How is your writing schedule like?

I write best in the mornings and I tend to research or write non-fiction in the afternoons.


How is Karan the reader and the writer? Do you get critical when reading?

Being a writer has ruined reading fiction for me. I can only focus on fiction when it seems it might feed my work, which is unfortunate: a lot of great books have fallen by the wayside. But I find it easy to get lost in non-fiction and films: these are the two mediums I enjoy the most. And yes: I hate the critical part of my brain when I read. To open my own novels is to experience tremendous pain. I know exactly how I would have rewritten or improved every sentence. I have no choice but to close my eyes and live with a million imperfections.

So this was the very erudite Karan Mahajan on his book “The Association of Small Bombs”. It is definitely the read of the year.

We Should All Be Feminists by Chimamanda Ngozi Adichie

We Should All Be Feminists by Chimamanda Ngozi Adichie Title: We Should All Be Feminists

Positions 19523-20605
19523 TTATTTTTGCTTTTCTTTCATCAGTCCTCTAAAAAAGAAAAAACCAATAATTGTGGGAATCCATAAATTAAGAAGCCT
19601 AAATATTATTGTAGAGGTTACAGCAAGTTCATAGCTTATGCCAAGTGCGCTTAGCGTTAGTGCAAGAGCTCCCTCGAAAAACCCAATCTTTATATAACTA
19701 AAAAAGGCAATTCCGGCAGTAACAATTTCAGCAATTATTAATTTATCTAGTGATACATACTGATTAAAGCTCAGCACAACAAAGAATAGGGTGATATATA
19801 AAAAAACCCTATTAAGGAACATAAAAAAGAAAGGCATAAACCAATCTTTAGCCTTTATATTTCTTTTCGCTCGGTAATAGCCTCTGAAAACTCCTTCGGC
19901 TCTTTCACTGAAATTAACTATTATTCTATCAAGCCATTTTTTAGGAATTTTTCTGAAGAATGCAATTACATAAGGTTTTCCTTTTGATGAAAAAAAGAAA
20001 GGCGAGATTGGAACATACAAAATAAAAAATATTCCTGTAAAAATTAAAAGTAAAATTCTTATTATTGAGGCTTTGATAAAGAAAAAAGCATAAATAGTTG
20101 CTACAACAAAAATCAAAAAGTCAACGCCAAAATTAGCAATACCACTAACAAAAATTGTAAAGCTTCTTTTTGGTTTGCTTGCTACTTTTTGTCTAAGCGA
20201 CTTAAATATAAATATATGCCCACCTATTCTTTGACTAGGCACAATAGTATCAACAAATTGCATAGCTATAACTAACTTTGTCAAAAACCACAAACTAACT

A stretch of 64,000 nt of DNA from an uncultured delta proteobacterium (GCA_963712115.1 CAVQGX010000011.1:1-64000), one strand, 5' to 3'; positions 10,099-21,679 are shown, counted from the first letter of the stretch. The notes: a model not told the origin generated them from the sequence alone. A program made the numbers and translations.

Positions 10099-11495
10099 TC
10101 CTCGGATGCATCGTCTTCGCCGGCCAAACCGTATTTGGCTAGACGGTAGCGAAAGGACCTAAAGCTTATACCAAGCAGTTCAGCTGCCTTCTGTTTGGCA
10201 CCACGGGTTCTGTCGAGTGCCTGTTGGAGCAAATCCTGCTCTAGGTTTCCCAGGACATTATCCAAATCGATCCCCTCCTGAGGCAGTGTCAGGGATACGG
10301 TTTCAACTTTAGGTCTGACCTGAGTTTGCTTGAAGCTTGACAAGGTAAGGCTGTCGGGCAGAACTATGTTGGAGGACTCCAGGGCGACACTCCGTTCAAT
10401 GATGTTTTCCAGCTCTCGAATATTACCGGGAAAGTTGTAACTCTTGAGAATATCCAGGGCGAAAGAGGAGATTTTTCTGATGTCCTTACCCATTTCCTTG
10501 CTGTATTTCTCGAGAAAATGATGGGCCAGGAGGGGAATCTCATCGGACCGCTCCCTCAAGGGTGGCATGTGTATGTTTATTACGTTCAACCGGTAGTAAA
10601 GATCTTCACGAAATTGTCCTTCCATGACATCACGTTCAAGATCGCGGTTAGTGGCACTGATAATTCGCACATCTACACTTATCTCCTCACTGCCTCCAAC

Author: Chimamanda Ngozi Adichie
Publisher: 4th Estate
ISBN: 978-0008115272
Genre: Non-Fiction, Essay,
Pages: 64
Source: Publisher
Rating: 5 Stars

We are conditioned when we are kids. Everything that becomes a part of us is because of our childhood and it is these core ideas and values that are difficult to let go off. No matter what you do, they remain with you, for almost your entire life. Genders, sexuality, equality, respect, dignity then just don’t remain words – they manifest and come alive. These are words that hold so much meaning – they did as we were growing up and more so now. When there is no gender equality, and you have it easy by the virtue of just being a man, then you will not know what the woman feels or what women go through in general. Only because you have not faced it.

Honestly, I was of the opinion earlier that there are a lot of “armchair feminists” doing the rounds online and offline, but I think that what Adichie says in this short book – an essay of forty eight pages makes so much sense – yes everyone should be a feminist, because it is much needed.